The American Language of Rights (Ideas in Context)
Richard A. Primus
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Richard A. Primus examines three crucial periods in American history (the late eighteenth century, the Civil War and the 1950s and 1960s) and demonstrates how the conceptions of rights prevailing at each of these times grew out of opposition to concrete political cases. In the first study of its kind, Primus highlights the influence of totalitarianism (in Nazi Germany and the Soviet Union) on the language of rights. This book will be a major contribution to contemporary political theory, of interest to scholars and students in politics and government, constitutional law, and American history.
See Schechter Poultry Corp. v. United States, 295 U.S. 495 (1935); Carter v. Carter Coal Co., 298 U.S. 238 (1936); West Coast Hotel Co. v. Parrish, 300 U.S. 379 (1937). Page 181 new view of constitutional rights that prevailed during the generation after World War II. This view has merit. Important elements of American rights certainly were
liberalfeminist or egalitarian approach — sought to apply to issues of sex basically the same principles of equality that had earlier been applied to issues of race and religion. Accordingly, it could use many of the same general arguments used for other kinds of postwar egalitarianism. The case is otherwise with respect to other approaches, such as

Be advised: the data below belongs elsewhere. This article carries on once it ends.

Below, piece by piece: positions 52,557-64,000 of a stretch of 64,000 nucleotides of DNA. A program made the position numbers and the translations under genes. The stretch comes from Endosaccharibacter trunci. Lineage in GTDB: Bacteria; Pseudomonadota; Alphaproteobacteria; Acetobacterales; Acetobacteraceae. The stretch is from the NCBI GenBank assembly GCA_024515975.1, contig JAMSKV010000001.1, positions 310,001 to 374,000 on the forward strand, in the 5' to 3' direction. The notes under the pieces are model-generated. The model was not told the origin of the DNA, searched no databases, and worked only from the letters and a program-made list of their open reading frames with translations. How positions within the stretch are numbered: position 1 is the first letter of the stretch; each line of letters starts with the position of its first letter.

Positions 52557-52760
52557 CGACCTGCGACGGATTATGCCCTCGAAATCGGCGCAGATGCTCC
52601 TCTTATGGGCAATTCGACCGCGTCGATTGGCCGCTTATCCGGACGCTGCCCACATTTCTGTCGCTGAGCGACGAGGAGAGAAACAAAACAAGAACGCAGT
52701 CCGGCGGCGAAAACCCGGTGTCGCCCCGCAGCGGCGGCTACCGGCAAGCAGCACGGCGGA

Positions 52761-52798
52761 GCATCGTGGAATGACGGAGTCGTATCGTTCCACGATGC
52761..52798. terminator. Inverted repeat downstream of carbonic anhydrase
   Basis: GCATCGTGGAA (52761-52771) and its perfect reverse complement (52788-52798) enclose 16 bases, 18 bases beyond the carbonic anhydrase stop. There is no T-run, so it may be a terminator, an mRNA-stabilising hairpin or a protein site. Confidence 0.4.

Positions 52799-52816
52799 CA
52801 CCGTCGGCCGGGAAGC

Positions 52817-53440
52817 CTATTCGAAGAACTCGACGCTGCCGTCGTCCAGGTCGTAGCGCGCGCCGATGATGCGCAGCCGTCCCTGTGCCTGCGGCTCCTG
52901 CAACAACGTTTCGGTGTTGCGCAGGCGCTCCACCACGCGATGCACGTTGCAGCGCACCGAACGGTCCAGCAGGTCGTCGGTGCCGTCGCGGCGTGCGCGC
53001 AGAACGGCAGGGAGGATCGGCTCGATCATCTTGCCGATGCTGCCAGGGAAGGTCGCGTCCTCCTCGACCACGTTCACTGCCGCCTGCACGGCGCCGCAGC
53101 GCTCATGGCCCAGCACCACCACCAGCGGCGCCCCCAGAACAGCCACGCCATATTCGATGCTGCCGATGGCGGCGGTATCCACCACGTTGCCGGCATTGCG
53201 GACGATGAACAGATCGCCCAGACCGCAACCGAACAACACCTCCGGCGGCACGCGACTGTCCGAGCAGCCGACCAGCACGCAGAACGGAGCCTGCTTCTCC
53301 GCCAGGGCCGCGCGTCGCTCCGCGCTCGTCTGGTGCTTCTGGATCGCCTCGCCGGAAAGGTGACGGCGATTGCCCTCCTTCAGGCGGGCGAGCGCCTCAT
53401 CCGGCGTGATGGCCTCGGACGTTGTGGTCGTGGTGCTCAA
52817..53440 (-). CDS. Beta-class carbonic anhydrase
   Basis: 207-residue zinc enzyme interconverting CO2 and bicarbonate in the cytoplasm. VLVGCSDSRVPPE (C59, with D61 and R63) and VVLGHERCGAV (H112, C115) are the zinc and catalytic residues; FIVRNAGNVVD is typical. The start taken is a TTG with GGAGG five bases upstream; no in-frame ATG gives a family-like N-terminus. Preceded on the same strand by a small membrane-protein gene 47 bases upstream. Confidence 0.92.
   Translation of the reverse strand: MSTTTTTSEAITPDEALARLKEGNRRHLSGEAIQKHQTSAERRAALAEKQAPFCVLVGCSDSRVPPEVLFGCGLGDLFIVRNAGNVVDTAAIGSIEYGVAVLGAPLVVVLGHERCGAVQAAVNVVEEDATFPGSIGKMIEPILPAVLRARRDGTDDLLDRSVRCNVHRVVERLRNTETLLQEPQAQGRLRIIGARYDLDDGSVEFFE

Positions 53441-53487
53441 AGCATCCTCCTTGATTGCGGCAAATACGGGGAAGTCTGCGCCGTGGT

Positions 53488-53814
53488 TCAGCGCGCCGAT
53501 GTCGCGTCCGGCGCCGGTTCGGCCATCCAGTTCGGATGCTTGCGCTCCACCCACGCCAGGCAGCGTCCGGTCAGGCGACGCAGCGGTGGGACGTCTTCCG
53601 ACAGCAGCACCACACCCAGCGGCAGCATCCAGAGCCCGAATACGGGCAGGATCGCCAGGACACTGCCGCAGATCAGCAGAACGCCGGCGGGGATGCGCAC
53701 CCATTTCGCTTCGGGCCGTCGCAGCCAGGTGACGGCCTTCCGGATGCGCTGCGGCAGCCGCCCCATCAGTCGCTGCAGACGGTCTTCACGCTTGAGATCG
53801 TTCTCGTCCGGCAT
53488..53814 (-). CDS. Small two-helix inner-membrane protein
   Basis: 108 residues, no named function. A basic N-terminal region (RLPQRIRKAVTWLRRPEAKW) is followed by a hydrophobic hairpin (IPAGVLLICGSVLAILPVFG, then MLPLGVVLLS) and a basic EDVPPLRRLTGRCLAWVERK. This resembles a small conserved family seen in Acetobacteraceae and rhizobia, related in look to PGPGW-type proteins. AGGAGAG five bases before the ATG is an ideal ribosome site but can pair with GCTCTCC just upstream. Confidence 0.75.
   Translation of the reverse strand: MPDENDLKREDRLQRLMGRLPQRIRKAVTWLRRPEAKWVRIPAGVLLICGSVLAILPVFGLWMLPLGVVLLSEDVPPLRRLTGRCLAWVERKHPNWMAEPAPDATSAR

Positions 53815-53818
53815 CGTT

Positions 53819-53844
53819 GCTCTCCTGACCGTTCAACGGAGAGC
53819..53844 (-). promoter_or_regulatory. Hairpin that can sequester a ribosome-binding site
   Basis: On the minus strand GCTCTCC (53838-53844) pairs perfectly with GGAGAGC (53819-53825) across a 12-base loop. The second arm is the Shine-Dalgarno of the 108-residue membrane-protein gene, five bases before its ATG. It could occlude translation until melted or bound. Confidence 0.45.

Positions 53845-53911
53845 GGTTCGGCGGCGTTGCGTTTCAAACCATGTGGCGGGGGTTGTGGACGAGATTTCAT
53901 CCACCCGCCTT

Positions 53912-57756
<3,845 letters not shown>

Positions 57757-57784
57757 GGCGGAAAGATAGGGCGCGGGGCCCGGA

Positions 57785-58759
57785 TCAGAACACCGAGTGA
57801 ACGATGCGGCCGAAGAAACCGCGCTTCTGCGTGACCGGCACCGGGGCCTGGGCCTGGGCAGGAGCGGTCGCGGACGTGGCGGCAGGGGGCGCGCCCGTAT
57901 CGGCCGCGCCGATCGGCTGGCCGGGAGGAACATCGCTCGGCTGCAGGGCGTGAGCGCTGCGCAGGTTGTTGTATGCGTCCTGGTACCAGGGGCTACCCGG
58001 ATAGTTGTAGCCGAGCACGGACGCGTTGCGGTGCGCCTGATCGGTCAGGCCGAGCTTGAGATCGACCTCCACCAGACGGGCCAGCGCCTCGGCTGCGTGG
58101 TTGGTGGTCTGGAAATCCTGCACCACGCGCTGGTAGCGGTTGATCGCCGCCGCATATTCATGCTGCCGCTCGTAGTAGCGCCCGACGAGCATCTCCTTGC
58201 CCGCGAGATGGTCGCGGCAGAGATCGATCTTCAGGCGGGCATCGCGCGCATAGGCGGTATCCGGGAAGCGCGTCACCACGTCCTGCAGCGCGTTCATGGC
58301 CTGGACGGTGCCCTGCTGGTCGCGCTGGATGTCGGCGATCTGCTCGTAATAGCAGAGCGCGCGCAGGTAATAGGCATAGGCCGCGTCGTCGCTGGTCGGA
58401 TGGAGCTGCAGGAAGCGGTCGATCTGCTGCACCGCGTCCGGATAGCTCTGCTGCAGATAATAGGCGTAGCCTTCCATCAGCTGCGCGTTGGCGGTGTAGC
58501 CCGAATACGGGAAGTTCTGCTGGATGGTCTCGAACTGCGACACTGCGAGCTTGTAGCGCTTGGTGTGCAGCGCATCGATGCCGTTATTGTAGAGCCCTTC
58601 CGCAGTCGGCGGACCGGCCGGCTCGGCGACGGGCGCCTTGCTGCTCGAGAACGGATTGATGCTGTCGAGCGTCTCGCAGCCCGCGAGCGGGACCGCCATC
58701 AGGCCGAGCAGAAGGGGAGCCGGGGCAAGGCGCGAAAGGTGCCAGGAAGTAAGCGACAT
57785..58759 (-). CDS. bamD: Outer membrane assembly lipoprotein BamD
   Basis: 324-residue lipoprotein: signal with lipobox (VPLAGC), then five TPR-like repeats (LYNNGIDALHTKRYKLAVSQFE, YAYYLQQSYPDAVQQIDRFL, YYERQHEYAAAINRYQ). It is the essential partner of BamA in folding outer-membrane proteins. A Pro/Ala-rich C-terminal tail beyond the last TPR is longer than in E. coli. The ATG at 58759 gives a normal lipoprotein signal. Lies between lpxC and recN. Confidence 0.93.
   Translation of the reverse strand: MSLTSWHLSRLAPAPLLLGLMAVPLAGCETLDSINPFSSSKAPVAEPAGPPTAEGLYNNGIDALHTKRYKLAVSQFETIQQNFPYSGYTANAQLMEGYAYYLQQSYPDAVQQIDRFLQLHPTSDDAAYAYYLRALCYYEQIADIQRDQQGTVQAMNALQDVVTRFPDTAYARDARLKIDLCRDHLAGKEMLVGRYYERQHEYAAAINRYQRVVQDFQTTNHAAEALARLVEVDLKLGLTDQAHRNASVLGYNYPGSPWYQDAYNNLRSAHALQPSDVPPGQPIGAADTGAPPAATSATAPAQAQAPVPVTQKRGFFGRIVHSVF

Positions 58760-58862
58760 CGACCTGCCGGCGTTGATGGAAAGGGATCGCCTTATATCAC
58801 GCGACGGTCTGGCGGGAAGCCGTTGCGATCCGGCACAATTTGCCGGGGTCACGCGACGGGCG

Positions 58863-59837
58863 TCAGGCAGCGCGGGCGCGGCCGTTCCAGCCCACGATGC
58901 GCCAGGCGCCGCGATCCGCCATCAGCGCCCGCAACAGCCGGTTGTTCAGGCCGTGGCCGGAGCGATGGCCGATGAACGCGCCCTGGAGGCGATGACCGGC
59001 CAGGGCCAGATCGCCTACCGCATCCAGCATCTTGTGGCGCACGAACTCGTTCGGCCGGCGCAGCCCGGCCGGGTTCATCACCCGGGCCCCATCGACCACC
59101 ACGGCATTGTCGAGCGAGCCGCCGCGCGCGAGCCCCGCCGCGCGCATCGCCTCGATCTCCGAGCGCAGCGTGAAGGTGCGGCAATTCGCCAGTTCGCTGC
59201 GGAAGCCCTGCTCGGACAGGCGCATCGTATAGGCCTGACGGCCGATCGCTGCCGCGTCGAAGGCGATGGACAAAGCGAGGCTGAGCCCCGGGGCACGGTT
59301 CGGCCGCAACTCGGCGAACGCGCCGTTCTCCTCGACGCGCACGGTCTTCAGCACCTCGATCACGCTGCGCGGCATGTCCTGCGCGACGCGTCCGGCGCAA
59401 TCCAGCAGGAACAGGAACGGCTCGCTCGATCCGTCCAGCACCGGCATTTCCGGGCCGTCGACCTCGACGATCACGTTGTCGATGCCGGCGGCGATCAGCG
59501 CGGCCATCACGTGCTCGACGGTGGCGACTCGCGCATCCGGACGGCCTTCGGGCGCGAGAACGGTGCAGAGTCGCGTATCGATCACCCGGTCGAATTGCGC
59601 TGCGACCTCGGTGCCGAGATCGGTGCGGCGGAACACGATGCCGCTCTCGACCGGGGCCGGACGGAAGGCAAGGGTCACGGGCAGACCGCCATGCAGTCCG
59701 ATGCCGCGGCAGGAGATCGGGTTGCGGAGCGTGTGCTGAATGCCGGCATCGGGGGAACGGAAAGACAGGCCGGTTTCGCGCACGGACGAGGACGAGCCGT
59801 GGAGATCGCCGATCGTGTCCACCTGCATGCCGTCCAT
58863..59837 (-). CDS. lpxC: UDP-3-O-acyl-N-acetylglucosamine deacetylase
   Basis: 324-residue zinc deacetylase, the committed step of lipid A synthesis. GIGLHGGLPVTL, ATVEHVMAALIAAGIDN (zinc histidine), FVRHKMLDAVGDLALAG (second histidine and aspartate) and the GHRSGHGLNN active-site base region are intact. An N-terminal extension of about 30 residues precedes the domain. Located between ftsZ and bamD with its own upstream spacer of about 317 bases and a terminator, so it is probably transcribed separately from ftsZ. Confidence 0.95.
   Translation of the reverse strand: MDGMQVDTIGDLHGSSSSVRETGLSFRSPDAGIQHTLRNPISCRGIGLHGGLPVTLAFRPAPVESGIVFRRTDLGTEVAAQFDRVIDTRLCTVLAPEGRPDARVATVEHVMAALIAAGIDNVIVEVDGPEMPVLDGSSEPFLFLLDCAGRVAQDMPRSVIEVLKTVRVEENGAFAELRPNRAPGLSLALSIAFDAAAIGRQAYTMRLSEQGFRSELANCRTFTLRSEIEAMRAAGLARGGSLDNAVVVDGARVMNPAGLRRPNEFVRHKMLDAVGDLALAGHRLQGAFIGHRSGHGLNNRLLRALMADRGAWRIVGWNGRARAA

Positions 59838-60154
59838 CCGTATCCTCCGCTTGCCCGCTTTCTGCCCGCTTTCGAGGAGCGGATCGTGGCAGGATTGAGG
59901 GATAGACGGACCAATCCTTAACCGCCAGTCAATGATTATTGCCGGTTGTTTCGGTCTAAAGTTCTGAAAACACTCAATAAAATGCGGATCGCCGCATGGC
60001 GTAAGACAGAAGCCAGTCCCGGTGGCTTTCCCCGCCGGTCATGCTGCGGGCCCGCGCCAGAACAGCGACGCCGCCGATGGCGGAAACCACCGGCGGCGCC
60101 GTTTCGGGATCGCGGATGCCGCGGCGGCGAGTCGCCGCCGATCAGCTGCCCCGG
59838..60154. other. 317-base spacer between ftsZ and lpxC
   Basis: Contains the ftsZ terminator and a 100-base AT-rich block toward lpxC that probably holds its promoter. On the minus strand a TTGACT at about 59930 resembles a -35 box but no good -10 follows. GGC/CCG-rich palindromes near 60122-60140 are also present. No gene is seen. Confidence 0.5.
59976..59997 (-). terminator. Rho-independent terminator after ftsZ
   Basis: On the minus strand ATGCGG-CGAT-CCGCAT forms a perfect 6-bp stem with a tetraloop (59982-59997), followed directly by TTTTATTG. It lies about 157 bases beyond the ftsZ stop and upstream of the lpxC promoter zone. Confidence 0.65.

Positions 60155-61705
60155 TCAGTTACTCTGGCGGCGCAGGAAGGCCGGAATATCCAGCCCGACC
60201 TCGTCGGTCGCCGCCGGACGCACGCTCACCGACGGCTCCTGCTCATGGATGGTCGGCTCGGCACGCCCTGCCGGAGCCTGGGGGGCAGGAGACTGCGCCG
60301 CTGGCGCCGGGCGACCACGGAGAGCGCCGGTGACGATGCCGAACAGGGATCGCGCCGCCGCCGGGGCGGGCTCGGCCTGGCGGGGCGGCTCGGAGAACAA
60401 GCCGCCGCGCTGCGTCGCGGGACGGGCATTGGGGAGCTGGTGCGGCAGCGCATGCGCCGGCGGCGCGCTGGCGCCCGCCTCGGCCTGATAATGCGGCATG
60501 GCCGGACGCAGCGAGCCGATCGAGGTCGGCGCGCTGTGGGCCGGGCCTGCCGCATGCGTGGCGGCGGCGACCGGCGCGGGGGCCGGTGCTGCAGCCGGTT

Dworkin says that his definition of the "persons" to whom rights can belong includes "legal persons," such as corporations, as well as natural ones.23 These two positions are not identical with the Founders' view. Like the Founders, Raz and Dworkin recognize individuals and corporate groups as valid subjects of rights. Raz and Dworkin, however, achieve that recognition by attributing personhood to the corporate group. It is still only persons, conceptually, that can bear rights; Raz and
declared that a man should have a right to wear his hat if he pleased; that he might get up when he pleased, and go to bed when he thought proper" (Annals of Congress, vol. I, pp. 731–732 (15 August 1789)). Sedgwick was not alone. In the same spirit, Noah Webster during the ratification debates facetiously proposed "That Congress shall never restrain any inhabitant (footnote continued on next page) Page 98
Maryland Constitution of 1776, Declaration of Rights, section 37. Page 122 Annapolis to trade through the town's port. It is not clear, however, what the source of a right to use the port of Annapolis might be or why so specific and pedestrian a right should merit constitutional status. In the context of reaction to the Boston Port Act, however, a simple story emerges to explain the motive behind that clause.